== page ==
After arriving at Haneda airport on Wednesday evening, U.S. President Barack Obama was whisked to Ginza for a “casual dinner” with Prime Minister Shinzo Abe at the modest yet widely revered sushi restaurant Sukiyabashi Jiro.
In terms of entertaining visiting heads of state, it was clearly a step up from 2002, when former U.S. President George Bush dined with then-Prime Minister Junichiro Koizumi at Roppongi’s Gonpachi.
The humble Jiro’s, located in a basement next to the subway Ginza Station, doesn’t compare to the retrofitted Edo style of Gonpachi, but it makes up for that with sushi that has garnered the highest gourmet accolade.
So whose choice of venue was this?
In 2009, former Prime Minister Yukio Hatoyama appealed to the president’s fond childhood memories of matcha-flavored ice cream. The Abe administration could have set up a feast of Kobe beef, another Obama favorite, but that might have introduced awkward moments related the prickly trade issues of the Trans-Pacific Partnership. Perhaps they saw the photo-op value of having POTUS enjoying Japan’s finest sushi fished from local waters?
Or could it be that Obama happened to see a TV program in which celebrity chef Anthony Bourdain genuflects before the man the Guinness World Records recognized as the world’s oldest Michelin three star chef? Or did he perhaps watch the well-received U.S.-made documentary “Jiro Dreams of Sushi”?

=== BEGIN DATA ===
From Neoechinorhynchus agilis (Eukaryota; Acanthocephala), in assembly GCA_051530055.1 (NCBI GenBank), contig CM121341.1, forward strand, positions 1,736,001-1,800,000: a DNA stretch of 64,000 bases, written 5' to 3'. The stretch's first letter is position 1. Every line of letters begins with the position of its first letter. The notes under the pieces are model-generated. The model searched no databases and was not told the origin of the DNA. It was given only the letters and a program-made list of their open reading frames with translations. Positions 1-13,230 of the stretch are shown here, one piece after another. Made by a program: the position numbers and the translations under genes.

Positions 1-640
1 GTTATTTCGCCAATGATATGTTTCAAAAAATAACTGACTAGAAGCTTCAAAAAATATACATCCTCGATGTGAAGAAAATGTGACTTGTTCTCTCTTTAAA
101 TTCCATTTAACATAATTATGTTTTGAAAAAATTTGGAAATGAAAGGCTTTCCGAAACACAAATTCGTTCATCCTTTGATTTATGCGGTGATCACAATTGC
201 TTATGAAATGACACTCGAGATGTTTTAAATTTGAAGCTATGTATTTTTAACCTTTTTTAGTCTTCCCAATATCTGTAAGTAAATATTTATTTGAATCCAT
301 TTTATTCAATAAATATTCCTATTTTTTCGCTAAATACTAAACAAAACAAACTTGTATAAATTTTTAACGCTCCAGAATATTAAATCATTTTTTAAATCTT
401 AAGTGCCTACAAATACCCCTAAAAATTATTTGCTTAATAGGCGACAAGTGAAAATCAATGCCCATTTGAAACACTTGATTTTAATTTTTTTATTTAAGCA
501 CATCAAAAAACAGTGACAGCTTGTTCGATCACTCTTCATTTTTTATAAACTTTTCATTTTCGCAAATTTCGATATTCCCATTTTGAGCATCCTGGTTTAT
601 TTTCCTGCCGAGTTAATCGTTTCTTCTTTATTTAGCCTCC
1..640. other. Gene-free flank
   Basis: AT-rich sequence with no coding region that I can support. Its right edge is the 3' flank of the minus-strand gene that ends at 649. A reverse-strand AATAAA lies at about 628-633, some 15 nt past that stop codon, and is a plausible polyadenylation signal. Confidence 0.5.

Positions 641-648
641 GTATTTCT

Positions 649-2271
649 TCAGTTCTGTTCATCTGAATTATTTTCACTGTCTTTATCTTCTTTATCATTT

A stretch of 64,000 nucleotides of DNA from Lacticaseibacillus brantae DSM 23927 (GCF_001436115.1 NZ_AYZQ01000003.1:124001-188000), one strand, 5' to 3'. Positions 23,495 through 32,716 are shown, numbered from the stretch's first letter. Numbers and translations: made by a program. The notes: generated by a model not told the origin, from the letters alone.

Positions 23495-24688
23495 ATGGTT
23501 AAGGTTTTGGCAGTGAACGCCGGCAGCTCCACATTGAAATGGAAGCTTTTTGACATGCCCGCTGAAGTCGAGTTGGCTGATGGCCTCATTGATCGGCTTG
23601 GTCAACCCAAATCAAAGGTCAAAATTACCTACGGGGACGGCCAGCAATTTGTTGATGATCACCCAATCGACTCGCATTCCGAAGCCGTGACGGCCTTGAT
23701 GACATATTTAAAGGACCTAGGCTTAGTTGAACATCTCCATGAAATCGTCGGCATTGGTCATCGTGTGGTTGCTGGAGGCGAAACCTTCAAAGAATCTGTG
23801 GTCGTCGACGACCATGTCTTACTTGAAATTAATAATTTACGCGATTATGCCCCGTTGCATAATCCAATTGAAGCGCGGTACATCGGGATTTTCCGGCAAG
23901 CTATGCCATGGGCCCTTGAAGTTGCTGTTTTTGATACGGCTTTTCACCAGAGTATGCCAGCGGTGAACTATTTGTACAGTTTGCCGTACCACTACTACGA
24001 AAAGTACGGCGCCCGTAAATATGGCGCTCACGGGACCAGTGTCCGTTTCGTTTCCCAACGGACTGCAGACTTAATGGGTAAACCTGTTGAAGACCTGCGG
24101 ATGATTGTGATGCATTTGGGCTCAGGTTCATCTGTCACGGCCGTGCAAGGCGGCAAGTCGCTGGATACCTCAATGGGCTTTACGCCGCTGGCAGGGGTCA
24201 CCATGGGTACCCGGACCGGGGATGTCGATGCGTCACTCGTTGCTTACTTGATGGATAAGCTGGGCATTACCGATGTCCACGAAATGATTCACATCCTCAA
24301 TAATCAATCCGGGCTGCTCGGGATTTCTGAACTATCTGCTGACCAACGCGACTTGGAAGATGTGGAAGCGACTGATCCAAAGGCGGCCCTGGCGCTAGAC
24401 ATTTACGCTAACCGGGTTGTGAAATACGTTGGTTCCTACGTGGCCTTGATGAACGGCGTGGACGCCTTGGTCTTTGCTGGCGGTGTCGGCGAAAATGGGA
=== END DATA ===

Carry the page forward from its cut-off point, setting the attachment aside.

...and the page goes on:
If Obama had, he would know that the 88-year-old proprietor, Jiro Ono, is a true artisan, and a stubborn man of few words. He would also know that Ono did not gain global fame with showy techniques or eccentric sushi rolls. The sushi at Jiro’s is sublimely understated and stubbornly traditional. It’s all about fresh-as-possible ingredient, expertly prepared and — as Bourdain once observed — exactly the right time.
Master chef Joel Robuchon has called Sukiyabashi Jiro one of his favorite restaurants and visiting foodies put it at the top of their culinary pilgrimages. Not surprisingly, a number of A-list celebrities, such as Tom Cruise, Hugh Jackman and Anne Hathaway, have pulled up to the counter, which seats only 10, to partake of the meticulously prepared “nigiri” sushi, served by Ono himself.
The famous set price per person, not including drinks, is ¥30,000 (almost $300). That covers more than a dozen “courses” in roughly 20 minutes, though it’s very possible that Ono might bend his rules for these particular guests.
Is it worth the high price? “Purely in sushi terms, Jiro is the yardstick by which all others are measured,” says Japan Times food columnist Robbie Swinnerton. “If you calculate satisfaction by the amount of time you spend at the counter, then you may well feel short-changed. But that will not be a consideration for Obama.”
Overall, given Japan’s pride in UNESCO’s designation of “washoku” (Japanese cuisine) as an Intangible World Cultural Heritage, Sukiyabashi Jiro appears to be a wise strategic choice.
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